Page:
Apalachee Parkway: 850.942.2557 • Bannerman Road: 850.894.5151

Local Spotlight: Thompson Farms


By Gretchen Hein

This little piggy went to market, this little piggy stayed home, this little piggy ate . . . The pigs that go to market from Thompson Farms Smokehouse eat millet and rye and are free-range pigs, roaming around the 350 acres that comprise Thompson’s. “Natural pork” is the label given for the way they are raised. They are as close to organically raised pork as it comes. The locally-produced corn and soybean milk that supplement their diet are not organically grown, but the fields they graze have been certified organic. According to Operations Manager Andrew Thompson, supplementing their diet with organically-grown corn and soybeans would make the pork outrageously expensive.

As with most large scale agriculture, steroids, growth hormones, antibiotics, pesticides and herbicides have become standard fare in hog farming. Raymond Thompson and his father started raising pigs back in the 1930s in southern Brooks County, Georgia with a commitment to raise the best pigs around. In those days hog farmers used to let their pigs roam the woods and fields of their farms. Then, when they were big enough, they were sent to market. In the late ’80s and early ’90s environmentalists pushed to protect the woods from damage caused by the pigs, and farmers were offered incentives to move the pigs to finishing slabs—large, enclosed concrete slabs. Large numbers of pigs were moved into crowded conditions, off the earth and onto concrete. With this move came the need to use antibiotics, then growth steroids, and pretty soon the commercial pork industry was inundated with chemicals galore. The Thompsons originally went along with the program, accepting government assistance to build finishing slabs. Then the reality of what they were up against hit them and they quickly found another way. They moved their pigs back out onto the land, where pigs belong, and began to rotate them through the fields in much the same way cattle farmers do, modifying farming principles that had been used for hundreds of years.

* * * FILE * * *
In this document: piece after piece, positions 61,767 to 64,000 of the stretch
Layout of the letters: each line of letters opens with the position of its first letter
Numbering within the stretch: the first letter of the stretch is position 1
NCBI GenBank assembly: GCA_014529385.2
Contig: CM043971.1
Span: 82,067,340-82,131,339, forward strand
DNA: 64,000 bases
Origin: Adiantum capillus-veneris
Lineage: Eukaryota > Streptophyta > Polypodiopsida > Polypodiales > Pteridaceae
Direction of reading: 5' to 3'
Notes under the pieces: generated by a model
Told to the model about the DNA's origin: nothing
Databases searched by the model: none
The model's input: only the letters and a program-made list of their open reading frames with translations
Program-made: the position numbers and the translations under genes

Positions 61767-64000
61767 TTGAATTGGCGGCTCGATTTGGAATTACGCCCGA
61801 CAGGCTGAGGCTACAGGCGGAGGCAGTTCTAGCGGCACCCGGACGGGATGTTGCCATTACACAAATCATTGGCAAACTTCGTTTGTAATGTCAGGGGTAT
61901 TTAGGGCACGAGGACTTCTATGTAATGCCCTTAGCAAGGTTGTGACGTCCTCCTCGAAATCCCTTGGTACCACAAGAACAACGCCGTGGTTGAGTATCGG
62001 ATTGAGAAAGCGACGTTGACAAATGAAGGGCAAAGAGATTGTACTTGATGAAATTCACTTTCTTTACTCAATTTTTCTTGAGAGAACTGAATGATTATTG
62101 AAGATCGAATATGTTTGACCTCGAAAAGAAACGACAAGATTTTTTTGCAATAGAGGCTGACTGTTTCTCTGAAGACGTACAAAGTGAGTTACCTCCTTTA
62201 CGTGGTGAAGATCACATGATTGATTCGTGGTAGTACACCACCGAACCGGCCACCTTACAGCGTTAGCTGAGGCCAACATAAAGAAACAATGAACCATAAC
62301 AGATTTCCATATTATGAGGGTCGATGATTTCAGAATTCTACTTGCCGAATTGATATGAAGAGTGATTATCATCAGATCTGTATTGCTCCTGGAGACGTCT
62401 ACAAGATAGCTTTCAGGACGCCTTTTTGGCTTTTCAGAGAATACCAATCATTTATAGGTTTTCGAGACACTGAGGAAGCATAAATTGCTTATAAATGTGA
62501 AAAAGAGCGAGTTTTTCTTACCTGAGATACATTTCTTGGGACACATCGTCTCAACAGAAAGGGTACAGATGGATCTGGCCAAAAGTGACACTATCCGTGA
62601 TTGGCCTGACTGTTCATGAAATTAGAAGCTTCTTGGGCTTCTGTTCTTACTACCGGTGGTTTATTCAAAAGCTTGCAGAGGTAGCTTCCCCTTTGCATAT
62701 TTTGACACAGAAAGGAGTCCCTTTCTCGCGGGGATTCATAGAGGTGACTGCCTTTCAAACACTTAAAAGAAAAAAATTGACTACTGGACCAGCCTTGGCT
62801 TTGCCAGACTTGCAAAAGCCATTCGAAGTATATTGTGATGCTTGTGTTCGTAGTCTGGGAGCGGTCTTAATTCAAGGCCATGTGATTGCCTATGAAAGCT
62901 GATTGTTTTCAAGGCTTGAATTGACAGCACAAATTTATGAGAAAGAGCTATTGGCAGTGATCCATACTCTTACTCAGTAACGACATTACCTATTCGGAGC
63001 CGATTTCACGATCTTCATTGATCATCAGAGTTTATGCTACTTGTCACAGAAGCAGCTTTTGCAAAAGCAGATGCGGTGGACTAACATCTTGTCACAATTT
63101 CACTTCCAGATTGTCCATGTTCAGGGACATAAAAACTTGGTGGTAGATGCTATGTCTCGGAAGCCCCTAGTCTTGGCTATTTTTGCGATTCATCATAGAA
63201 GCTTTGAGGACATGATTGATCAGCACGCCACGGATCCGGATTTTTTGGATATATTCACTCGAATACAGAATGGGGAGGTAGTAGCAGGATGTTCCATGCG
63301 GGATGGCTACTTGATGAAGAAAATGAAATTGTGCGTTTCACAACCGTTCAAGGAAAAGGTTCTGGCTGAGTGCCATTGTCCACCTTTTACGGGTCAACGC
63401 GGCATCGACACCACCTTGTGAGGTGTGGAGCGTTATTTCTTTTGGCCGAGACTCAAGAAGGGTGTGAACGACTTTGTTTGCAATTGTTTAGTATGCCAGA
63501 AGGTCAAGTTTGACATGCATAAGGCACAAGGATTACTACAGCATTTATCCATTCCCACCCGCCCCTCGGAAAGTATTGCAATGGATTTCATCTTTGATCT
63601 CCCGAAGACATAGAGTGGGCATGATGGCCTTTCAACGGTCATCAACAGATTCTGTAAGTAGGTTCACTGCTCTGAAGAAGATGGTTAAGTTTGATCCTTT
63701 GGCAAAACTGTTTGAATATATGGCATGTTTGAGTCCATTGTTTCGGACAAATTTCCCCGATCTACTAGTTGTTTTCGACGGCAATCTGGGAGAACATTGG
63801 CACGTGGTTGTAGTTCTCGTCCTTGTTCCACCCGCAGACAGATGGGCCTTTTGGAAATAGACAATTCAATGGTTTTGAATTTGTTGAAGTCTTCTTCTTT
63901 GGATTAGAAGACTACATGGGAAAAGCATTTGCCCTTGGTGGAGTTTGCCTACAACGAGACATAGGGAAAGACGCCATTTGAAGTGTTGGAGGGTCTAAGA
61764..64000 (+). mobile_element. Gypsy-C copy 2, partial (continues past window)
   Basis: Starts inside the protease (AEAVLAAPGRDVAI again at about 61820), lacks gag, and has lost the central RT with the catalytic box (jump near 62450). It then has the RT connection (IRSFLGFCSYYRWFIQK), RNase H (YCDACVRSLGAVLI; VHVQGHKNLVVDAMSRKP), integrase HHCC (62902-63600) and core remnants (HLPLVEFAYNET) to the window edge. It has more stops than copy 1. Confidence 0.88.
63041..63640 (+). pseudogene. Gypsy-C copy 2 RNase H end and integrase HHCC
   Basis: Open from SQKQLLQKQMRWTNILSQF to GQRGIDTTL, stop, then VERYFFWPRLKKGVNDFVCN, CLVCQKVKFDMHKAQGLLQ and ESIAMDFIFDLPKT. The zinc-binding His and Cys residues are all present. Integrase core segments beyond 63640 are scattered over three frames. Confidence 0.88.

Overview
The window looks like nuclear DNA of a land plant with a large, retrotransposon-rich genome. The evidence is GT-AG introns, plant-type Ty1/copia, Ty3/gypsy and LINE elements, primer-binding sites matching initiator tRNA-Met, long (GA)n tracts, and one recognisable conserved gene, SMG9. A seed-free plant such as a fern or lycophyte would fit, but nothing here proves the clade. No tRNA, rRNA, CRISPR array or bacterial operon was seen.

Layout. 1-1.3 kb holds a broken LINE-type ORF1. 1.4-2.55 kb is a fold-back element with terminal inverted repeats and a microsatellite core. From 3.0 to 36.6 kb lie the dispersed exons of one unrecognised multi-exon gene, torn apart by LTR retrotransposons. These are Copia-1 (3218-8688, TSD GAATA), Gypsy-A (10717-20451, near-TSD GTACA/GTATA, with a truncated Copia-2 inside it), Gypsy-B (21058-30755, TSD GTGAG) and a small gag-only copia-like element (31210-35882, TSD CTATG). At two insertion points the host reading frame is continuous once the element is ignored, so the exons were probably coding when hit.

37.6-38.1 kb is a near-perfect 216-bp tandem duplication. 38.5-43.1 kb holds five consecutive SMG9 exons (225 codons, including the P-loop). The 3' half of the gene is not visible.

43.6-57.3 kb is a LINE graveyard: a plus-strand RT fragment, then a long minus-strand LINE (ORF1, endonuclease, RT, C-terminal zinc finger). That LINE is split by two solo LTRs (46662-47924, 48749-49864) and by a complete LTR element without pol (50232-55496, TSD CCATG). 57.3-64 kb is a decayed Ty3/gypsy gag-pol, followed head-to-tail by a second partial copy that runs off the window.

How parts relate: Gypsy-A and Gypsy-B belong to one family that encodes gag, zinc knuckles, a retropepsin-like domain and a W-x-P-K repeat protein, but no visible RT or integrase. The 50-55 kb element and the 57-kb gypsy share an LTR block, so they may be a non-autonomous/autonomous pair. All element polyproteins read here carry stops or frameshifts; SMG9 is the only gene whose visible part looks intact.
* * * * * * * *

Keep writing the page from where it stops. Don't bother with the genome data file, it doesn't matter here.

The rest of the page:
I met with Andrew, Raymond’s son who showed me around the farm and facility. Every two weeks a group of babies are weaned from their mothers and cared for until they are ready for market. On our trip we saw pigs of all sizes; newborn babies in the fields with their mothers, recently weaned ones running together in a protected area, and great big ones laying in the shade of a big oak tree or hanging in the pig pond, very muddy but quite content. The youngest pigs meander through the parking area several times a day as they roam the land. The bigger ones are confined to pastures with an electrical fence, keeping them out of the woods, but with lots of room to move.

On Mondays the pigs are loaded onto a trailer and carried to Moultrie, Georgia where they are slaughtered. When the pork returns to Thompson’s it becomes bacon, sausage, ham, ribs and so on. There’s a salt-curing cooler as well as a smokehouse. They use local pecan for the smoking. A full-time onsite USDA inspector makes sure everything is done according to regulations, not that the Thompson’s would take any shortcuts. They take their commitment to cleanliness and purity seriously. They are proud of their products—country cured hams and bacon, smoked sausage, pork loins, pork chops and smoked whole hams. They make fresh sausage links and patties, and they barbecue as well, so you can get fully cooked pulled barbeque pork and smoked pork ribs. The Thompson family cares about the land they live on and the fresh and smoked pork they produce.

The goal at Thompson’s is to provide fresh, naturally-grown, environmentally-friendly products in a friendly atmosphere. I must confess that I didn’t taste their fare as I don’t eat meat. I did ask around and found a family member and several friends who think that Thompson’s pork is some of the best they’ve ever had. So for those of you who like to eat pork, the Thompson family offers pork that’s great tasting, locally produced and naturally raised. Unless you raise your own, it doesn’t come any better. You can find Thompson Farms products in the meat department at New Leaf Market. Give them a try and see for yourself!

2014 Business of the Year2014 Locally Owned Business of the Year

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